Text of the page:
Ethiopia announced yesterday that it has successfully completed the fourth and final filling of the Grand Ethiopian Renaissance Dam (GERD), located on the Nile River. This news comes two weeks after negotiations between Ethiopia, Egypt, and Sudan concluded, which did not yield significant progress. However, the three countries have agreed to resume negotiations in September in Addis Abeba.
“It is with great pleasure that I announce the successful completion of the fourth and final filling of the Renaissance Dam,” stated Prime Minister Abiy Ahmed on X, formerly known as Twitter. He acknowledged the numerous challenges faced during the process, including internal obstacles and external pressures.
Egypt’s foreign ministry condemned the filling of the GERD by Ethiopia, deeming it “illegal” and claiming the unilateral action by Addis Abeba to complete the dam’s filling will negatively impact negotiations with Egypt and Sudan downstream.
The negotiations, which were suspended in 2021 but resumed last month, have now been further complicated by this development, according to a statement from the Egyptian Ministry of Foreign Affairs. “Ethiopia’s unilateral actions ignore the rights and interests of the downstream countries and their water security, otherwise guaranteed by international law.”
The Egyptian government contends that Ethiopia’s fourth round of filling the dam is a violation of international law. They argue that the 2015 Declaration of Principles mandates agreement between Ethiopia, Egypt, and Sudan on the rules for filling and operating the GERD before any filling can commence.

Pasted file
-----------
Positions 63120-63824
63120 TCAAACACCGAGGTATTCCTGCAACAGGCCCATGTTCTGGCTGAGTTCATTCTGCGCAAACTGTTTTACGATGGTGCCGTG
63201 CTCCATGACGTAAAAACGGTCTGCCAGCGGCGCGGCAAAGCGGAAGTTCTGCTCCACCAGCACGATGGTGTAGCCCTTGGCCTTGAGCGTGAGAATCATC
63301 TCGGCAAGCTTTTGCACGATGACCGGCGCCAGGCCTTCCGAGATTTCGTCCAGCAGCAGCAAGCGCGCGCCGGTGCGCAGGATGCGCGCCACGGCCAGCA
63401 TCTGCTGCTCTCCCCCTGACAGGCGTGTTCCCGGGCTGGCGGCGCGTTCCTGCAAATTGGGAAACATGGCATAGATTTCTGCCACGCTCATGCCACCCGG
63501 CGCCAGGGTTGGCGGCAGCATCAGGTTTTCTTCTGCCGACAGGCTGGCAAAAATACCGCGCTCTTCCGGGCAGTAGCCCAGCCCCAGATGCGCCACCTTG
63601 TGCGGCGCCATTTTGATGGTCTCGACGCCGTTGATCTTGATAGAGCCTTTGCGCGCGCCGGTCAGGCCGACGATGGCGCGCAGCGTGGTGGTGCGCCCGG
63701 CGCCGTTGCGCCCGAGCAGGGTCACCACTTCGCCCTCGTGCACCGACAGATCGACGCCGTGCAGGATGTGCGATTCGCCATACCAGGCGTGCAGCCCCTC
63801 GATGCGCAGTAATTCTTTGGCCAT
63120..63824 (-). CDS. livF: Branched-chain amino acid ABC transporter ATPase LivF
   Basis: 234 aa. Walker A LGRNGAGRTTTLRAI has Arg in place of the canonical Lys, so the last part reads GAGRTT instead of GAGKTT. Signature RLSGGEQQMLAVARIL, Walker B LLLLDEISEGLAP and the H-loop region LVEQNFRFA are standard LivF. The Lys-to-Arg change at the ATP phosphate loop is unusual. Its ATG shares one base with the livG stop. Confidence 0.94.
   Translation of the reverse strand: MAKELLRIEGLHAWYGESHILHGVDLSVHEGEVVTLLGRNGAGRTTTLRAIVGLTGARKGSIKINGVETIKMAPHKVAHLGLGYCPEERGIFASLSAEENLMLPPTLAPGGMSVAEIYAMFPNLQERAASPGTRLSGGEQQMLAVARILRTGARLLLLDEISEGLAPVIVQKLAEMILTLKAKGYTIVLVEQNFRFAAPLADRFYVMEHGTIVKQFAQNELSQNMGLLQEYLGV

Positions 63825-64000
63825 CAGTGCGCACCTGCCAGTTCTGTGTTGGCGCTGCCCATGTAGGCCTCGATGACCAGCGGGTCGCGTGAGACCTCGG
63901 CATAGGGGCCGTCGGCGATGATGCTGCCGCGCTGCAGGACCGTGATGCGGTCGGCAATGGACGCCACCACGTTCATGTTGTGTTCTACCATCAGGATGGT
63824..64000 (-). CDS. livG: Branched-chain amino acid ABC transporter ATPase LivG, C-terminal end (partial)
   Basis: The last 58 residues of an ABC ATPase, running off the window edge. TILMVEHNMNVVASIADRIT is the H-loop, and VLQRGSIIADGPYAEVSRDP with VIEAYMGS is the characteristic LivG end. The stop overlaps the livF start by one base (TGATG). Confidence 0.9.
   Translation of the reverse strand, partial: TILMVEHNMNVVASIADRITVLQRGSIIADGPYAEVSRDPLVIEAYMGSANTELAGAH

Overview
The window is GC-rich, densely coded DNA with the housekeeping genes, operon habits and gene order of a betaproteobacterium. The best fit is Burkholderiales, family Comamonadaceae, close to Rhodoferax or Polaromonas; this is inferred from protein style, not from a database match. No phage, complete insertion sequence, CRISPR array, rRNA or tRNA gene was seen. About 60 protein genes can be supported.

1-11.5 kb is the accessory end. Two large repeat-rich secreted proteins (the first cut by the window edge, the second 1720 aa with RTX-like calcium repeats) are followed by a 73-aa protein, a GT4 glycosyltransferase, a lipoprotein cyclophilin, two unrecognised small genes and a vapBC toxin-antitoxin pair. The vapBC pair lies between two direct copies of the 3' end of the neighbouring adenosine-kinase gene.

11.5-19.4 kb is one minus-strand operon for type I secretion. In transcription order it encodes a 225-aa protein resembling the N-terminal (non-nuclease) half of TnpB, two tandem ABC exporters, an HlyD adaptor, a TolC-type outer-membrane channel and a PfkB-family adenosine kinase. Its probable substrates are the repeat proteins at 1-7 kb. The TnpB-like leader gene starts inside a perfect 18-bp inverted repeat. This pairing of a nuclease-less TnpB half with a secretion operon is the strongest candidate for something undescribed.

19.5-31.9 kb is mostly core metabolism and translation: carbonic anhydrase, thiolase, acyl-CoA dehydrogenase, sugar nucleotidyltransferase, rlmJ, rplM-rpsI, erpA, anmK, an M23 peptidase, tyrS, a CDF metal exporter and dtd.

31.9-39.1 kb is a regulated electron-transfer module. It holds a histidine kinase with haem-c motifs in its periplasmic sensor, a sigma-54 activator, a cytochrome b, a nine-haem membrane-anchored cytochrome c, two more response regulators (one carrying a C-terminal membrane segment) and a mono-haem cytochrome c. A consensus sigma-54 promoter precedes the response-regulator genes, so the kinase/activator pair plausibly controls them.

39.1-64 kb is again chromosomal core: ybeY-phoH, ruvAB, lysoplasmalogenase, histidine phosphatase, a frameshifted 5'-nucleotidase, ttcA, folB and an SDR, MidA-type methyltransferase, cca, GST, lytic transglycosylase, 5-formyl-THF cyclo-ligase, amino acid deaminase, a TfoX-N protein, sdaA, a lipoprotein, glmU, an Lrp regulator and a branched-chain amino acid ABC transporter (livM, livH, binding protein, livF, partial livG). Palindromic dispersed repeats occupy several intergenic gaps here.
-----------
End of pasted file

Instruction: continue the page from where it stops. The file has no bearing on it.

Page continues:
The construction of the GERD has been a long-standing source of tension and disputes regarding water usage. Both Egypt and Sudan have expressed concerns that the dam’s construction, estimated to cost $4.2 billion, will significantly reduce their share of Nile water. They have consistently urged Addis Abeba to halt the filling process until a mutually agreed-upon agreement is reached.
Ethiopia, on the other hand, views the GERD as crucial to its developmental aspirations and denies that it will harm Egypt’s and Sudan’s water shares. It maintains that the dam will not negatively impact downstream countries. The country is the source of roughly 85% of the river’s flow.
At full capacity, the GERD, which spans 1.8 kilometers in length and stands 145 meters high, has the potential to generate over 5,000 megawatts of hydroelectric power.